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SEC Filings

10-Q
FEDERAL NATIONAL MORTGAGE ASSOCIATION FANNIE MAE filed this Form 10-Q on 05/06/2011
Entire Document
 
Table of Contents

Problem Loan Statistics
 
The following table displays the delinquency status of loans in our single-family conventional guaranty book of business (based on number of loans) as of the periods indicated.
 
Table 35:  Delinquency Status of Single-Family Conventional Loans
 
                         
    As of
    March 31,
  December 31,
  March 31,
    2011   2010   2010
 
As of period end:
                       
Delinquency status:
                       
30 to 59 days delinquent
    1.93 %     2.32 %     2.09 %
60 to 89 days delinquent
    0.70       0.87       0.90  
Seriously delinquent
    4.27       4.48       5.47  
Percentage of seriously delinquent loans that have been delinquent for more than 180 days
    71 %     67 %     62 %
 
Early Stage Delinquency
 
The prolonged and severe decline in home prices, coupled with continued high unemployment, caused an overall increase in the number of early stage delinquencies—loans that are delinquent but less than three monthly payments past due—over the past several years. However, the number of early stage delinquencies has decreased as of March 31, 2011 compared with December 31, 2010.
 
Serious Delinquency
 
The number of loans at risk of becoming seriously delinquent has diminished in 2011 as early stage delinquencies have decreased. As of March 31, 2011, the percentage and number of our single-family conventional loans that were seriously delinquent decreased, as compared with December 31, 2010, and has decreased every month since February 2010. The decrease in our serious delinquency rate in 2010 and the first quarter of 2011 was primarily the result of home retention solutions, mainly loan modifications, and foreclosure alternatives completed, combined with foreclosures when a viable solution was not available. The volume of loans impacted by these actions continues to exceed the number of loans becoming seriously delinquent, thereby decreasing our percentage of seriously delinquent loans. The decrease is also attributable to our acquisition of loans with stronger credit profiles in 2010 and the first quarter of 2011.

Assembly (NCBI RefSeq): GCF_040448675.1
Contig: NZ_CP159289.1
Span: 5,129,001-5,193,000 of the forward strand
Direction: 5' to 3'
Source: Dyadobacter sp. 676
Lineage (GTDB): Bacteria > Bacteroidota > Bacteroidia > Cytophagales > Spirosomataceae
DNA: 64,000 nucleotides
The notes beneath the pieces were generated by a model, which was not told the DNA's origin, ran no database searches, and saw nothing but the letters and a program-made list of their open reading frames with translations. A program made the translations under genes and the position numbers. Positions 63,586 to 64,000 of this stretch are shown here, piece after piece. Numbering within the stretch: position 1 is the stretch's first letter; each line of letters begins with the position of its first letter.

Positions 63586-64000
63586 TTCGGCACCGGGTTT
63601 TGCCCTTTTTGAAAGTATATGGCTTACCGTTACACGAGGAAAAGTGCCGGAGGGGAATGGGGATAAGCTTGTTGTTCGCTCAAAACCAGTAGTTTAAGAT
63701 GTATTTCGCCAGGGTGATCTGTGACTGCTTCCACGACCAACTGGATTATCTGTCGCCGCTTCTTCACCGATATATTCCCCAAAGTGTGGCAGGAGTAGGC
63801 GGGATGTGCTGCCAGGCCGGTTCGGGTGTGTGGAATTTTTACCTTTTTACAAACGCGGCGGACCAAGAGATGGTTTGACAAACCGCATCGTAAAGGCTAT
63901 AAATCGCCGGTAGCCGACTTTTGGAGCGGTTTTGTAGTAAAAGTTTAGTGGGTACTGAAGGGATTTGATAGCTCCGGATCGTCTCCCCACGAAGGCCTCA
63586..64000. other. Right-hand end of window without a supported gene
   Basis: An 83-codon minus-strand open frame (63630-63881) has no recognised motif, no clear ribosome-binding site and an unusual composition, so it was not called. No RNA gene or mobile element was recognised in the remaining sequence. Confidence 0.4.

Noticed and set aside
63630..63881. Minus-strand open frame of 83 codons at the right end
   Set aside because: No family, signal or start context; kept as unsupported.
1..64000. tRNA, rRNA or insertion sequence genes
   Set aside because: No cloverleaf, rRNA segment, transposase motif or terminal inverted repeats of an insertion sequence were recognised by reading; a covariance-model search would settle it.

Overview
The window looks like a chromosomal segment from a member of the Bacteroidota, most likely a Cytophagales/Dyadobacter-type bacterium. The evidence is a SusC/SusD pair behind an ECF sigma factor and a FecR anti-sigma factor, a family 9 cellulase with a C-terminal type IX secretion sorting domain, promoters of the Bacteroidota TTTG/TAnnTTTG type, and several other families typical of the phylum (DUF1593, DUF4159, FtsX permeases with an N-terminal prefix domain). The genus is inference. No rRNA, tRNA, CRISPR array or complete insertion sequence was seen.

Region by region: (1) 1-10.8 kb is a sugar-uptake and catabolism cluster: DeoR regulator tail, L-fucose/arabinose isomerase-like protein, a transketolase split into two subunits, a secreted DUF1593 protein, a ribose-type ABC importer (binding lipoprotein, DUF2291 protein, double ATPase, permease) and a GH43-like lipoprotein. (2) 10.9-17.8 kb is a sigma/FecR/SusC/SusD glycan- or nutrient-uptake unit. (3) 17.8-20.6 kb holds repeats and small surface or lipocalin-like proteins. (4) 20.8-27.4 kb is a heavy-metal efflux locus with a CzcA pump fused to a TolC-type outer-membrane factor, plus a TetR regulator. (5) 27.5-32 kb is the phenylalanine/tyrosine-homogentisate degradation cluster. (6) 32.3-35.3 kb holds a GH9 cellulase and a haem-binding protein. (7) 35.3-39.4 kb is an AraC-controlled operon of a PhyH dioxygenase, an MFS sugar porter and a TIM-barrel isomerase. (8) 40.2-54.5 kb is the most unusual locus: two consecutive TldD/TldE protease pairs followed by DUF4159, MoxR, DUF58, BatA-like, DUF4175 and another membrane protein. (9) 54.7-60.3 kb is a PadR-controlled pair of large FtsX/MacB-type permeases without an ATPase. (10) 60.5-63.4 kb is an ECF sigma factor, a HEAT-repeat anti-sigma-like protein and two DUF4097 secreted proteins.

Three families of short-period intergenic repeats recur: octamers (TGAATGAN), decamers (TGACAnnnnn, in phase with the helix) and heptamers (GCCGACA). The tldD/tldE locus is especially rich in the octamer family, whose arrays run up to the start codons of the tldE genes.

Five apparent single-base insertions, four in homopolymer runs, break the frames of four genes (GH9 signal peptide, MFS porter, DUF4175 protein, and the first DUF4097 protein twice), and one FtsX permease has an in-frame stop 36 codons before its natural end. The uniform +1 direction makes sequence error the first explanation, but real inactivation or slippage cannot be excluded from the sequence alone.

We expect serious delinquency rates will continue to be affected in the future by changes in economic factors such as home prices, unemployment rates and household wealth, and by the extent to which borrowers with modified loans again become delinquent in their payments.
 
We continue to work with our servicers to reduce delays in determining and executing the appropriate workout solution. However, the continued negative conditions in the current economic environment, such as the sustained weakness in the housing market and high unemployment, have continued to adversely affect the serious delinquency rates across our single-family conventional guaranty book of business and the serious delinquency rate remains elevated. Additionally, the period of time that loans are seriously delinquent continues to remain extended.
 
Table 36 provides a comparison, by geographic region and by loans with and without credit enhancement, of the serious delinquency rates as of the periods indicated for single-family conventional loans in our single-family guaranty book of business.


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